Ukranian Hams Lose 30 m, Some 20 m Frequencies

A Google translation of a National Commission for Communications Regulations press release reads:

The National Commission for Communications Regulation from 28.07.09 #03-2864/104, prohibited the use of Amateur radio frequency bands that are not foreseen under the use of radio frequency resource of Ukraine (hereinafter – the Plan), including: 10100 – 10150 kHz; 14250 – 14350 kHz; 1260 – 1300 MHz; 2400 – 2450 MHz; 10.0 – 10.1 GHz; 10.15 – 10.5 GHz; 24.05 – 24.25 GHz; 119980 – 120000 GHz; 142000 – 149000 GHz; 241000 – 250000 GHz with appropriate amendments to the Plan. League radio Ukraine notified ban on the use of these radio frequencies.

FCC Reports on OO Activity

From the monthly (?) newsletter of Great Lakes Division Director, Jim Weaver, K8JE:

For many years, FCC did not provide feedback to ARRL on Official Observer (OO) reports it received. This has changed. Because of legal constraints, the feedback isn’t very detailed, but it is being given.

In June there were a total of 692 Official Observers (OOs) in the US. During June, ARRL received 10 recommendations for hams to begin the process to become OOs. OOs are still needed in parts of the Great Lakes Division as well as the country. If you are interested in becoming an OO, please contact your Section Manager, your Official Observer Coordinator or another League official.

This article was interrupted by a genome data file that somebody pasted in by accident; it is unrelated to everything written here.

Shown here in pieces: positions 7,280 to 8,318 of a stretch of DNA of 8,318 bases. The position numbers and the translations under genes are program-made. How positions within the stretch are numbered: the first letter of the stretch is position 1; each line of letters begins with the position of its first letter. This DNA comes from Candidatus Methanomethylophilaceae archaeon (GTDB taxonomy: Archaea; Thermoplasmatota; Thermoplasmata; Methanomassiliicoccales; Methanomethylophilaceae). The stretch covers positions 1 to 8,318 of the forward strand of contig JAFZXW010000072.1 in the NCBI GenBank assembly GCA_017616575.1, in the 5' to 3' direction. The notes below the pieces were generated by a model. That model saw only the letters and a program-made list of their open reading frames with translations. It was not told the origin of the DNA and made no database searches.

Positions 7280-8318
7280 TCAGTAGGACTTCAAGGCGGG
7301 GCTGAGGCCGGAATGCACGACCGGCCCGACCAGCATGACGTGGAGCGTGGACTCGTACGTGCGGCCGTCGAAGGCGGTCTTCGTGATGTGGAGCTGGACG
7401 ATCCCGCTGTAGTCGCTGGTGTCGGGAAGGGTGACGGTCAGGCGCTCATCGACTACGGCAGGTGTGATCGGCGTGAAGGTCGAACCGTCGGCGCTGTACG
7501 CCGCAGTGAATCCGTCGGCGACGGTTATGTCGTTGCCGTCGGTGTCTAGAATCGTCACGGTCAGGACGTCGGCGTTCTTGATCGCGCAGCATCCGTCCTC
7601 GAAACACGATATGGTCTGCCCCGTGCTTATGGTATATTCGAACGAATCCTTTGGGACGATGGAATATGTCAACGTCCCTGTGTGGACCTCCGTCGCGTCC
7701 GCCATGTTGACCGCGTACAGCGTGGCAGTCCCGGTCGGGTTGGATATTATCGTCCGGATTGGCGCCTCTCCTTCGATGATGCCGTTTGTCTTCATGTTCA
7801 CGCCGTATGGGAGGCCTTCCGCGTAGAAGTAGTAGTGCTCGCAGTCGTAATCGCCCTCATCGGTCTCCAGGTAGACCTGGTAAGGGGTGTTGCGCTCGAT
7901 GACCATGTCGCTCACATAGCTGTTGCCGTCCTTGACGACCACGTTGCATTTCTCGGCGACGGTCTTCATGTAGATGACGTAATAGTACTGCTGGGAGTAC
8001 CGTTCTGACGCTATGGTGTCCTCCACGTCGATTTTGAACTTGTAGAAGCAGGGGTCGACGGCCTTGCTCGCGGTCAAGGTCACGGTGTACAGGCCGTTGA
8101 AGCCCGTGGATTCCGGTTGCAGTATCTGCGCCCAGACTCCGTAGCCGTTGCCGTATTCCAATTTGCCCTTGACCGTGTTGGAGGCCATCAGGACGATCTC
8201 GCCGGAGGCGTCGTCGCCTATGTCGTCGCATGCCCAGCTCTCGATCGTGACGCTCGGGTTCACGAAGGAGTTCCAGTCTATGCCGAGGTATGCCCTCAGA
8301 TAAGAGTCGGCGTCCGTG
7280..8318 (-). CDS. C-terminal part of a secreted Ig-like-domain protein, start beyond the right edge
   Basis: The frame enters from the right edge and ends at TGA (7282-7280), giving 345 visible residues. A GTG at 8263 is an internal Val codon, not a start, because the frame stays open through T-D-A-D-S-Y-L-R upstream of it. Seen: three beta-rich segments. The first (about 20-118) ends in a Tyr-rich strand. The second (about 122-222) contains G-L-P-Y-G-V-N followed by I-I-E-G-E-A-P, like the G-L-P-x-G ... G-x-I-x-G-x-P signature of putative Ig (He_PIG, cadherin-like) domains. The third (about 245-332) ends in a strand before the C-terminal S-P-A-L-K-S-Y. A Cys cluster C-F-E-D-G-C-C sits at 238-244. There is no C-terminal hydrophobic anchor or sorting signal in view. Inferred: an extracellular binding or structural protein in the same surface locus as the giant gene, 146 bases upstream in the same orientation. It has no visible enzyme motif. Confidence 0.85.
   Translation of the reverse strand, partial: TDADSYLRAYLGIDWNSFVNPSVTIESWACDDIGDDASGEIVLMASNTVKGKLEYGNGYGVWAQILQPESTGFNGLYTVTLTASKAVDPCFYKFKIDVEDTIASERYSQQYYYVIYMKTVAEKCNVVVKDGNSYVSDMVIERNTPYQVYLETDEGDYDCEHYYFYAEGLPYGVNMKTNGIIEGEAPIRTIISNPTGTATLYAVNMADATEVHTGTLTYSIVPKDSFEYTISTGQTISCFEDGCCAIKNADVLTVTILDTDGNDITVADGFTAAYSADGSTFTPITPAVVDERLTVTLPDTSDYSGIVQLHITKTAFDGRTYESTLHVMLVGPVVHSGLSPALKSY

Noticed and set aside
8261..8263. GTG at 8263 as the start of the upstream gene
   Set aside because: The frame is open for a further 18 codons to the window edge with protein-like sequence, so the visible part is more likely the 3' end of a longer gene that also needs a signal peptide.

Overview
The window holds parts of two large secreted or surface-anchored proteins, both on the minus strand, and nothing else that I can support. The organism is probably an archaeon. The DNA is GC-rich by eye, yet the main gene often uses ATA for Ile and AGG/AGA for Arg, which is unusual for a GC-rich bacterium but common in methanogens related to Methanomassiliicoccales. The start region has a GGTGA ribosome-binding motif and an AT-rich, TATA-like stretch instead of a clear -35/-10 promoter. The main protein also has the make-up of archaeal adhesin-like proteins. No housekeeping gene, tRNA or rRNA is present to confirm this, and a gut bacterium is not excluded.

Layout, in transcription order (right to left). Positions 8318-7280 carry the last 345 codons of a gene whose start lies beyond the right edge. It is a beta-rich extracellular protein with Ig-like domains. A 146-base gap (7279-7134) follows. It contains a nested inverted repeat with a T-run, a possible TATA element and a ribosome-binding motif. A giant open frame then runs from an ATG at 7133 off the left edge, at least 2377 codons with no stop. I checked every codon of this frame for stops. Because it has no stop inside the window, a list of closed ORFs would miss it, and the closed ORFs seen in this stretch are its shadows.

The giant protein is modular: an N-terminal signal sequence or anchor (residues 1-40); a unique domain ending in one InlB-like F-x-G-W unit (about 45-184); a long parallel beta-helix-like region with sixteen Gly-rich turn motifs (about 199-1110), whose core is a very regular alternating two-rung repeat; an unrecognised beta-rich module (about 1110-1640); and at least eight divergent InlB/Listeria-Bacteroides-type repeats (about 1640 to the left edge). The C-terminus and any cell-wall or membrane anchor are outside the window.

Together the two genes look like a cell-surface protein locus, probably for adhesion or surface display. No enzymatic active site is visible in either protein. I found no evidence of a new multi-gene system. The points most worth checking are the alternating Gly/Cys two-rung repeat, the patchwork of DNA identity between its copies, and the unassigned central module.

A few of the situations OOs reported in June include:

  • Complaints about activities on or near 14.275 MHz; especially about
    the language used.
  • Reports from . . . Michigan regarding unlicensed hunters using 2 meter simplex frequencies. Information has been forwarded to the FCC.
  • Reports of boot-legged calls.
  • A report of “numbers stations” (Spanish speaking stations transmitting numbers) on 30 meters. Another report was of transmissions of 5 letter code groups.

No official actions were added to the FCC listing during June; however, several reports were handled off the record. Summaries of many FCC actions can be found on the FCC website.

The June report concluded, “As always, we thank you all for your time and efforts involved with the Official Observer program and we invite you to let us know of problems you hear on the air and possible resolutions through your regular monthly reports and e-mails.”

I’d like to salute the work that OOs do. One of these days, I’m even going to become one myself.